Article of Interest: Mothballs, A Short History and Guide For Use

Our team at the Toxicant-Induced Loss of Tolerance (TILT) Program at UT Health San Antonio wanted to share this important external article:

Mothballs: A Short History & Guide For Use” from Rinse.

Clothing care has evolved over time as trends and technology change how we clean, preserve, and protect our garments. Mothballs have a storied past as a form of insecticide created to keep cloth-eating moths from damaging garments being stored away in drawers at home.

Mothballs are a concern for indoor air and wool garments, rugs, etc., said Dr. Claudia Miller, allergist/immunologist, professor emeritus, and leader of the Hoffman TILT Program at UT Health San Antonio.

“We measured vapors from mothballs and moth crystals inside several homes during our Environmental House Calls study. The air tests alerted us to their presence. Otherwise we might have missed them,” Miller said. “Interestingly these were produced synthetically even before WWll.”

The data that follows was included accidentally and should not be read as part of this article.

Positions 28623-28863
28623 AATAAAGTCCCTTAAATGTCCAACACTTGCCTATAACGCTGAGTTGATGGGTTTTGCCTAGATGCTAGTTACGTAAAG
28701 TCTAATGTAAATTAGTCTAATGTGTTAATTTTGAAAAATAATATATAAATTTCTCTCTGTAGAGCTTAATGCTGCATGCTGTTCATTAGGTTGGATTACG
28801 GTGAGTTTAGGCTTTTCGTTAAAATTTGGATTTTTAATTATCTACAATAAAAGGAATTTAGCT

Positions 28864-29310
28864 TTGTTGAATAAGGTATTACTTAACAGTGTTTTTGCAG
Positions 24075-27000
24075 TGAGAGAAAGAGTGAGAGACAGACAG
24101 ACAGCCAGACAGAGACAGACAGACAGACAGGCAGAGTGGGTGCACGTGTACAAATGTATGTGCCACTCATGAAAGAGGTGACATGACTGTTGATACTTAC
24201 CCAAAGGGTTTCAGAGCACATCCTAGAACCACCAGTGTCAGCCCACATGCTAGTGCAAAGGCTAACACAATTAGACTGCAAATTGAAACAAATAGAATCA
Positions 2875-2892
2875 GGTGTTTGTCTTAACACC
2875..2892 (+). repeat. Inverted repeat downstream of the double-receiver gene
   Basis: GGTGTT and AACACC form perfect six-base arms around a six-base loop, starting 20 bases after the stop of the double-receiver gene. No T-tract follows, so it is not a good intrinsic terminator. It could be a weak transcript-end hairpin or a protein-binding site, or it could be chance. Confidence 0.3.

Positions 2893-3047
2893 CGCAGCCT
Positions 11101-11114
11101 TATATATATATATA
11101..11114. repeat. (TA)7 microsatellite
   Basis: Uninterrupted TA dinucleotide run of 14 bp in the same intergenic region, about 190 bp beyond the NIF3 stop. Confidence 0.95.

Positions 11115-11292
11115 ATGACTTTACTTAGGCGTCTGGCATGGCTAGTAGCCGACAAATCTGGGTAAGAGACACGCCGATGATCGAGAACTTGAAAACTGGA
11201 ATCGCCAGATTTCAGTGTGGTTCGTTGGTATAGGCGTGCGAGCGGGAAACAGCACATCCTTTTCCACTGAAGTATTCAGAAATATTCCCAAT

How chemically sensitive are you?

Answer these three questions from Hoffman TILT’s Brief Environmental Exposure and Sensitivity Inventory (BREESI):

  1. Do you feel sick when you are exposed to tobacco smoke, certain fragrances, nail polish/remover, engine exhaust, gasoline, air fresheners, pesticides, paint/thinner, fresh tar/asphalt, cleaning supplies, new carpet or furnishings? By sick, we mean: headache, difficulty thinking, difficulty breathing, weakness, dizziness, upset stomach, etc.
  2. Are you unable to tolerate or do you have adverse or allergic reactions to any drugs or medications (such as antibiotics, anesthetics, pain relievers, X-ray contrast dye, vaccines or birth control pills), or to an implant, prosthesis, contraceptive chemical or device, or other medical/surgical/dental material or procedure?
  3. Are you unable to tolerate or do you have adverse reactions to any foods such as dairy products, wheat, corn, eggs, caffeine, alcoholic beverages, or food additives (e.g., MSG, food dye)?

If you answer YES to any of these three questions, take the Quick Environmental Exposure and Sensitivity Inventory (QEESI) and share the results with your doctor!